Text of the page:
Conservative Index Add
pagetitle

Tuesday, August 21st, 2018Last Update: Tuesday, July 31st, 2018 11:05:57 AM

Why are Supreme Court Vacancies a Big Deal?

By: Congressman Markwayne Mullin

President Trump has made again what is arguably the most important decision a president could make during his time in the White House: he nominated another judge to the Supreme Court of the United States. Keeping the promises he made to the American people, President Trump nominated Judge Brett Kavanaugh, a highly-qualified judge with a track record of upholding the Constitution, to the Supreme Court.

Unlike elected officials, Supreme Court Justices serve for a lifetime. Presidents can only serve for a total of eight years. On average, a member of the House of Representatives in the 115th Congress has served about nine years. Senators in the 115th Congress have served on average for just over 10 years. The length of these elected positions pale in comparison to the lifelong tenure of a Supreme Court Justice, and rightfully so.

Supreme Court Justices serve on the bench for life so they are protected from political backlash. Their appointment allows them to serve impartially, without fear of retribution for a ruling on a case. The average length of a Justice’s tenure is 16 years. At age 53, Judge Kavanaugh may very well meet or exceed the average length of service.

Any president given an opportunity to fill a Supreme Court vacancy holds the power to shape the future of the Court. These Justices play an important role in ruling on major issues that impact the American people, including immigration and pro-life policies. In a day and age when our Constitution is consistently under attack, it is vital that our Supreme Court uphold the Constitution as it was written. I am confident that Judge Kavanaugh will do just that.

Judge Kavanaugh has dedicated his life to public service, with 25 years serving as a judge in the court system and in the White House under President George W. Bush. He has served on the U.S. Court of Appeals for the D.C. Circuit for more than 10 years and authored more than 300 opinions on cases. He has been married to his wife, Ashley, for 14 years and they have two daughters. He coaches both of his daughter’s school basketball teams. He serves at a reader at his church and volunteers his time to serve meals to needy families. A dedicated family man and active community service member, Judge Kavanaugh is the principled conservative our Supreme Court needs.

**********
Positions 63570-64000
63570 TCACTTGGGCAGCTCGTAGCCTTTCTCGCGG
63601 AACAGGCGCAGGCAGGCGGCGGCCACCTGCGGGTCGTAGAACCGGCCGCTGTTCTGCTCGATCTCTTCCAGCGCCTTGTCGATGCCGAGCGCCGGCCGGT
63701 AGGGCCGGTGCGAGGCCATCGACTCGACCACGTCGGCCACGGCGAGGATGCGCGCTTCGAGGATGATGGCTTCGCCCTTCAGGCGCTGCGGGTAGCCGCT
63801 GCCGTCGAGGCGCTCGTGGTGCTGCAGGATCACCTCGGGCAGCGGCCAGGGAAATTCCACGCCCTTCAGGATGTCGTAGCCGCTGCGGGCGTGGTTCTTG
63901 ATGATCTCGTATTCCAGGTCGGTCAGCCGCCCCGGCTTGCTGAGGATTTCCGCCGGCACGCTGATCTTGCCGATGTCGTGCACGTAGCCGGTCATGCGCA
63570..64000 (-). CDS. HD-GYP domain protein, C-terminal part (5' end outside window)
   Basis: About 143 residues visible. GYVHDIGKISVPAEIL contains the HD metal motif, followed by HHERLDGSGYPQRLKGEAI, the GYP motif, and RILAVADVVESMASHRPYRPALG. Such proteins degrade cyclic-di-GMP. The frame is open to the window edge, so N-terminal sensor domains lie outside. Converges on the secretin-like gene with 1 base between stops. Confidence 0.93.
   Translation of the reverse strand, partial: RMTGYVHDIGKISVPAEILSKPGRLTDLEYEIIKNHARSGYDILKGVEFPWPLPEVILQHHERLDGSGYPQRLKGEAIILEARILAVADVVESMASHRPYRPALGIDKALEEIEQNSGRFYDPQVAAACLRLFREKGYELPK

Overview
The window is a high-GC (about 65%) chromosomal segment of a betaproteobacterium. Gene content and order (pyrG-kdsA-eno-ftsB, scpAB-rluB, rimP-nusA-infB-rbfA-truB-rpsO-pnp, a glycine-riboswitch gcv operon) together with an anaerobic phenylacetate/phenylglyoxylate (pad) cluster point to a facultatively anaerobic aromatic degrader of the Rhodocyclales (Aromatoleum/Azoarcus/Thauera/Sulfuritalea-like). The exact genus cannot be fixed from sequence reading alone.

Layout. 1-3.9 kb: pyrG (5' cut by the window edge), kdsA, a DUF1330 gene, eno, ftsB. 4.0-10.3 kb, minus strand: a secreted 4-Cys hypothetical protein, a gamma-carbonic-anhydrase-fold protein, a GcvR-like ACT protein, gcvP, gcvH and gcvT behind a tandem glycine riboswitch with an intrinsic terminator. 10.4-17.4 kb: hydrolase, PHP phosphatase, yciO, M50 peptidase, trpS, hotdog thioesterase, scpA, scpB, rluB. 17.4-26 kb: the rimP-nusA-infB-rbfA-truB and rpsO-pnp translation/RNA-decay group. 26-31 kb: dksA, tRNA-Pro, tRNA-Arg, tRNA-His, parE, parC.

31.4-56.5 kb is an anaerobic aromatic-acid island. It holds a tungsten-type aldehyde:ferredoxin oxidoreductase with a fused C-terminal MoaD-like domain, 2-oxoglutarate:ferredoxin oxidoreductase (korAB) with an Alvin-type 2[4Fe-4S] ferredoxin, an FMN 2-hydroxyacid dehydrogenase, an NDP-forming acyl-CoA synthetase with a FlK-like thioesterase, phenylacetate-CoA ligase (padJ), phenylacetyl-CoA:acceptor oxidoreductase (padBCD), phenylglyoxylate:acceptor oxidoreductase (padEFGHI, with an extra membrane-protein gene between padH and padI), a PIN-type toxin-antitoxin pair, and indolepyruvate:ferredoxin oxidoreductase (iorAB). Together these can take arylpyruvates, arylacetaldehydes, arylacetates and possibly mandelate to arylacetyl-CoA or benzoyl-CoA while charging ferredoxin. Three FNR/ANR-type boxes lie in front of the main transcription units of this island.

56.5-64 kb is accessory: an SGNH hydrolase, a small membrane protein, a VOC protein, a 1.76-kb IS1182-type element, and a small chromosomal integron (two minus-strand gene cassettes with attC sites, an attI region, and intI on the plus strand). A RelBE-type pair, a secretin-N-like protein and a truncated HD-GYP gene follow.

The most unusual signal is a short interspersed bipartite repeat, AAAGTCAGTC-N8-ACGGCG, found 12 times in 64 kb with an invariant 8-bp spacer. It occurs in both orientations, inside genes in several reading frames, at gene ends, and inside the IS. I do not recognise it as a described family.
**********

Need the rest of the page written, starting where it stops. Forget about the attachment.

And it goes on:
Judge Kavanaugh wrote that “the judge’s job is to interpret the law, not to make the law or make policy. So read the words of the statute as written. Read the text of the Constitution as written, mindful of history and tradition. Don’t make up new constitutional rights that are not in the text of the Constitution.” Judge Kavanaugh is an excellent choice to serve the American people on the Supreme Court and I look forward to following the Senate as they move forward with his confirmation process.

In The News

Constitution Staff

Races for Congress
The U.S. Congress is composed of two chambers. Senators serve six-year terms with only a third of...

Constitution Staff

Statewide Secondary Offices
In addition to the governors office, a host of secondary statewide offices, and one seat for the...

Constitution Staff

Race for Governor Continues
Mary Fallin was prohibited by term-limits from seeking a third four-year term in 2018. With the seat...

Constitution Staff

Medical Marijuana Approved by Voters
There was only one state question on the June 26 primary election ballot, and it was approved by...

Constitution Staff

Oklahoma State Legislators Rated
The Oklahoma Constitution presents the 40th annual Oklahoma Conservative Index, rating our state...

Constitution Columnists

Brandon Dutcher

What Type of School Would Oklahomans Select?
Leaders in the public-education community often point out (correctly) that the vast majority of...

Richard Engle

A Few Modest Proposals
As candidates for office, from statewide to state house, search for votes, they might want an idea...

Andrew K. Boyle

Oklahoma Pot in a Nation of Nazis
Polemic prose concerning political discourse abounds at present, in the most bizarre terms. It plays...

© 2001 - 2009 The Oklahoma Constitution, all rights reserved.
Contact the Oklahoma Constitution by calling 405-366-1125 or emailing okconsti@aol.com
Content Management System (CMS) provided by WebTeks CMS.